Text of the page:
It’s no secret that current mortgage interest rates are important to home buyers when they are considering purchasing a home. The interest rate for home loans impacts affordability for the home buyer, and rising rates can cool housing markets as buyer excitement and affordability wanes.
After years of historically low interest rates, rates have started to creep up in the last several months.
So why are interest rates increasing and what can we expect with regard to rates in the coming months?
The Federal Reserve, usually called the Fed, is the central bank of the United States. They seek to influence and regulate our economy through monetary policy. They don’t directly set the interest rates for things like credit cards, home loans, and car loans, however they do set a benchmark rate and banks use that benchmark rate, in conjunction with investor demand for U.S. Treasury notes and bonds, and competitive market forces, to set their own interest rates.
After the Great Recession, the Fed lowered interest rates to very low levels in an effort to stimulate the economy and help consumers. Now that we have had several years of low unemployment, high stock market yields, and key market indicators show our economy is strong, the Fed has begun to raise rates to curb inflation.
We have had two interest rate increases so far in 2018, and the indication from the last meeting of the Fed is that it is likely we can expect two more rate increases in September and December of this year.
According to the New York Times, the Fed indicated they will continue to gradually push up interest rates, although they are concerned and watching for possible economic fall out from tariffs and trade disputes. It may be that rate hikes could be put on hold if the economy starts to flag.
According to Ian Bennett with Elevations Credit Union, today’s mortgage interest rate, for a 30-year conventional fixed loan, for a borrower with 20% down, is 4.625%. That is up about half of a point from the beginning of the year.
So what will it mean for consumers if rates continue rising?
Here are some numbers showing how interest rate increases impact affordability.
Purchasing a $500,000 home with a conventional mortgage, the monthly payments look like this:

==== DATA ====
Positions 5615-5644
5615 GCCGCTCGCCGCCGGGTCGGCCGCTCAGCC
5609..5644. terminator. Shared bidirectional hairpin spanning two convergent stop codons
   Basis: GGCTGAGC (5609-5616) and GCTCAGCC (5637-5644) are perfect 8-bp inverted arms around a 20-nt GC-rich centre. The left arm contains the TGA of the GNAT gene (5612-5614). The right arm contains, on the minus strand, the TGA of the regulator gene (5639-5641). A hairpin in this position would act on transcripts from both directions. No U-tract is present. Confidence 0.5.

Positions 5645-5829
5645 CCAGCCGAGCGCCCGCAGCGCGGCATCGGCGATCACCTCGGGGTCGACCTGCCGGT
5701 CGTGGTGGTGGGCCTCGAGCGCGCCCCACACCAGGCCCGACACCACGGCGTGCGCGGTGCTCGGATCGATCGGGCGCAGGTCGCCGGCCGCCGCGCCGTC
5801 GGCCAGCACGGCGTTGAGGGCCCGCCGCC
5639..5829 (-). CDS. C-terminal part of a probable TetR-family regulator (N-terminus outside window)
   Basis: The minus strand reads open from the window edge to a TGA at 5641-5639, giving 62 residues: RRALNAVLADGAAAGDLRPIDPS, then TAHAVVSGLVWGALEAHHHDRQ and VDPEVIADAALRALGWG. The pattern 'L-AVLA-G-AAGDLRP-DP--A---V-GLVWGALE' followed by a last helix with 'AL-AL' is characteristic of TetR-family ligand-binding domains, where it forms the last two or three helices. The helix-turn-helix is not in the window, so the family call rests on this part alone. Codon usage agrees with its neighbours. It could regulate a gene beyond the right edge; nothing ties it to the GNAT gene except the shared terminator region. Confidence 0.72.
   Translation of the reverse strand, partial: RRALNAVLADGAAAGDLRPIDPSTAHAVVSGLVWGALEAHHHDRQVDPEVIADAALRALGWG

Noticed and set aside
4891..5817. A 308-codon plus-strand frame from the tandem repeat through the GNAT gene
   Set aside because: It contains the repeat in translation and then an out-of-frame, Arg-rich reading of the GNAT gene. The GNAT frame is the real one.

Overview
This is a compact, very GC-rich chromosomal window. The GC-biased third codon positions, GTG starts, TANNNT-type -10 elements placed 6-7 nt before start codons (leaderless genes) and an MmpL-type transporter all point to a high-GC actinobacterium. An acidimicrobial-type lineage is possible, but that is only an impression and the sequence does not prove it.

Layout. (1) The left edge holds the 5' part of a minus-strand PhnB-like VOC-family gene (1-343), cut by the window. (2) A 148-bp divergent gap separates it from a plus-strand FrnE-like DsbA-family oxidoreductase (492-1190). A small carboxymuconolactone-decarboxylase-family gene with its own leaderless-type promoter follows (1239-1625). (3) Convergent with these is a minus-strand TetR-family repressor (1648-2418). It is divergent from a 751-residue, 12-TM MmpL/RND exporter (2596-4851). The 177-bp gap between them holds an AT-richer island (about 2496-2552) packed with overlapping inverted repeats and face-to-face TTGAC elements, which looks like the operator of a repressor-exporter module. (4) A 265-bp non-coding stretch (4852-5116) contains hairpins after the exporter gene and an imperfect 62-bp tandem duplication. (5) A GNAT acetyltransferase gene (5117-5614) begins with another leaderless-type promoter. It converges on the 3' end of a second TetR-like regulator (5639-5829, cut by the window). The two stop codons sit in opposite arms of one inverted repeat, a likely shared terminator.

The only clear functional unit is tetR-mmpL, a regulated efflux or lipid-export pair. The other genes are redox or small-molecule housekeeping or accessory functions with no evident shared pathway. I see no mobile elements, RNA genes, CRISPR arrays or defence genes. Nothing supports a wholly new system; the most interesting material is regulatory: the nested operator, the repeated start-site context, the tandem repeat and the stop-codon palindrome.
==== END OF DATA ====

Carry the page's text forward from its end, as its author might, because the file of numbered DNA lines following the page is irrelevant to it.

The monthly payment on a 20% down conventional loan with an interest rate of 4.5% comes in around $2,689.
The monthly payment on a 20% down conventional loan with an interest rate of 5% comes in around $2,810.
The monthly payment on a 20% down conventional loan with an interest rate of 5.5% comes in at around $2,934.
Although the increases in monthly payment may not seem terribly impactful, they can play a significant role in how they affect the real estate market.
1. Since higher interest rates affect affordability, as the rates go up, buyers can afford less and less house. They get less bang for their buck. This could work to slow the rate at which properties can appreciate.
2. Many people, investors and regular home owners alike, look at real estate as an investment. Since the beginning of the economic recovery, real estate has been one of the highest returning investments available to most people. As interest rates rise, it makes real estate a less enticing investment vehicle, and that could lower demand.
3. As buyers start paying higher and higher interest rates, that eats up a larger chunk of their income on a monthly basis. Home owners will be able put away less savings which could delay their ability to make their next purchase or make updates to their home.
We will have to wait and see how the rate increases impact our market. You can bet we will be watching. As always, if you have more questions, don’t hesitate to reach out! Until next time!
Allison and Ken